Photos: LA’s ‘garbage land’

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For more than 50 years, the communities of Los Angeles County have sent their household and commercial refuse to the Puente Hills Landfill in Whittier, one of the largest public dumps in the country. But after decades of service, the dump is nearly full and will close for good on Halloween Day.

When Puente Hills closes, it will complicate where dozens of cities in L.A. County send their trash. Since most communities don’t want to see new dumps open near them, all of the trash now being trucked to Puente Hills will have to be transported to other landfills, thus increasing the cost of garbage disposal across L.A. County.

But not all of La Puente is shutting down when the landfill closes. The Sanitation Districts of Los Angeles County will continue to process recyclable goods there at the  Materials Recovery Facility, a massive indoor center where recyclable goods that can be sold on the open market are recovered.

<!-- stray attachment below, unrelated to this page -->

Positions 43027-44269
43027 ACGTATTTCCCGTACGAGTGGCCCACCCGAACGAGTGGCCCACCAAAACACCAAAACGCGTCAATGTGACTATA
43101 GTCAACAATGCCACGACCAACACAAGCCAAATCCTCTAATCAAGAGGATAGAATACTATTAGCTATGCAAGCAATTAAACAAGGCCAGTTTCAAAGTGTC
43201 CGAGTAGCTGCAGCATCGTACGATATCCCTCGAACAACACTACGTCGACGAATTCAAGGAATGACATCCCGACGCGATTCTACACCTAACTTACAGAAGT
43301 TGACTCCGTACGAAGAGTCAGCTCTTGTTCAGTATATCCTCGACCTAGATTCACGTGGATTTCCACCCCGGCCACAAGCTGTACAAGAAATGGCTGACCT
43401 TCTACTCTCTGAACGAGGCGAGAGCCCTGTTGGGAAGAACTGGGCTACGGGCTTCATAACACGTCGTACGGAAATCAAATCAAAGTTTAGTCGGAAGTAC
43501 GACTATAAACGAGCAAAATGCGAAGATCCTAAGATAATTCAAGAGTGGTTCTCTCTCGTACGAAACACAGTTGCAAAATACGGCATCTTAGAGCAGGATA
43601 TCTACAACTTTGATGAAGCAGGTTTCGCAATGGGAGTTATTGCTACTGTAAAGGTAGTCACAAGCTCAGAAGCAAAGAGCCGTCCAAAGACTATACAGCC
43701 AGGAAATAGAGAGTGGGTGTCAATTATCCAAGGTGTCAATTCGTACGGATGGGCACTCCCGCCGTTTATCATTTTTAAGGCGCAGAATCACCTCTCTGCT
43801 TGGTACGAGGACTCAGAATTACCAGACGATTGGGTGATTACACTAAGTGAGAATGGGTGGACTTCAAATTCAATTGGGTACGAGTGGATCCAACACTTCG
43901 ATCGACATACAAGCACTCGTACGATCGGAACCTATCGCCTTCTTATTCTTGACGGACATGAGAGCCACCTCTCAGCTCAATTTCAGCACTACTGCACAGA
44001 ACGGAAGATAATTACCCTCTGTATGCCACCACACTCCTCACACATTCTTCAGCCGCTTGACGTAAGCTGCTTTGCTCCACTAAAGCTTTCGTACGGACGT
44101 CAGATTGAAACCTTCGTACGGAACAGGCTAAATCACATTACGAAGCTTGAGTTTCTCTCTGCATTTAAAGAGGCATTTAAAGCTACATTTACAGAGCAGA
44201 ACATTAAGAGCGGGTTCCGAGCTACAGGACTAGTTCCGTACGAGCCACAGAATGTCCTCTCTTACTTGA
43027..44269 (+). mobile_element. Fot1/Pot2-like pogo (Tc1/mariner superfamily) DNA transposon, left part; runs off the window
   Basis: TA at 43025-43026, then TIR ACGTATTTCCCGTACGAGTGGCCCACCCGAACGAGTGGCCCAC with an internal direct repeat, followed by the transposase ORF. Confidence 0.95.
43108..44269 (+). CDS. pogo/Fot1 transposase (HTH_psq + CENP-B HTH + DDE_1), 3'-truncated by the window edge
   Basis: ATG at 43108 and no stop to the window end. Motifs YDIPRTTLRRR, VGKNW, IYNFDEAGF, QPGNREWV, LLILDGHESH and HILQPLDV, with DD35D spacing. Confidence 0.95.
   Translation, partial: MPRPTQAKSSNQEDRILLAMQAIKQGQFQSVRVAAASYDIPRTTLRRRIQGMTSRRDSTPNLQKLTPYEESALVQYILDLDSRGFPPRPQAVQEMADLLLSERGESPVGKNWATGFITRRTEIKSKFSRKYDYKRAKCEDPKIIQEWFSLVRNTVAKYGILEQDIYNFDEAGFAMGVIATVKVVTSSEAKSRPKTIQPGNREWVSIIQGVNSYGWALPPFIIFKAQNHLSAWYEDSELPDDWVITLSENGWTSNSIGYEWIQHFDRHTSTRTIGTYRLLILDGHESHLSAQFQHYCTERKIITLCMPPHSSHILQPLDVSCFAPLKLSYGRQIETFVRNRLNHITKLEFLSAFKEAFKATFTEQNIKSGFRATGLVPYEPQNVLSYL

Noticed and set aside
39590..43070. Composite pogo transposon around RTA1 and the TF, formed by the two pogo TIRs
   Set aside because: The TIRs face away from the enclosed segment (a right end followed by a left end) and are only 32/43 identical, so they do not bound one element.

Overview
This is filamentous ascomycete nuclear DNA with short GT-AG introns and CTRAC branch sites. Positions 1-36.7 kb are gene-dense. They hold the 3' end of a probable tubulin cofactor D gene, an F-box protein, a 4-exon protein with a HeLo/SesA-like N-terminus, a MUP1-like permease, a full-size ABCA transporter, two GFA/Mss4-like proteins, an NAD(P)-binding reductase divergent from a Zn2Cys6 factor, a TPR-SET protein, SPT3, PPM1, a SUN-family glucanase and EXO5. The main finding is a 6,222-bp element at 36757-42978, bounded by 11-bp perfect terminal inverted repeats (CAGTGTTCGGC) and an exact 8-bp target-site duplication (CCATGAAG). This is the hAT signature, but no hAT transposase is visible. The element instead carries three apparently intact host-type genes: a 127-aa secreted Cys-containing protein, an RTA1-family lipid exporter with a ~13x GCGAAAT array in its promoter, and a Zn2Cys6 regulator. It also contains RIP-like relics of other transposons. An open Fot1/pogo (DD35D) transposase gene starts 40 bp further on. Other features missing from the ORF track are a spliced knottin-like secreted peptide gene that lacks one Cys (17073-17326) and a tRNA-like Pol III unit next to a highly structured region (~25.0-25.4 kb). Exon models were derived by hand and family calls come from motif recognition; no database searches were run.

If you want to find our more about the Puente Hills Landfill, listen to the story here and check out the photos below.

Trucks delivering garbage to the top of the Puente Hills Landfill. Most of the activity at the dump is hidden from the neighborhoods and communities that surround it and the nearby 60 Freeway.
Once trash is dumped at the dump, it swiftly gets piled up and ground down before it’s buried in waste disposal “cells.”
Waste material getting dumped at the Puente Hills Materials Recovery Facility. This is where recyclable items are removed from the waste stream before the rest of the refuse is sent to the adjacent dump for burial.
Although much of the plant is automated, it’s people who stand next to conveyor belts full of passing garbage, looking for some of the best recyclable goods to salvage, from aluminum cans to high-quality plastics.
Waste material that can be reused is neatly collected in bales and stacked. It will be sold on the open market where it will be recycled and reused again to make new products and product packaging.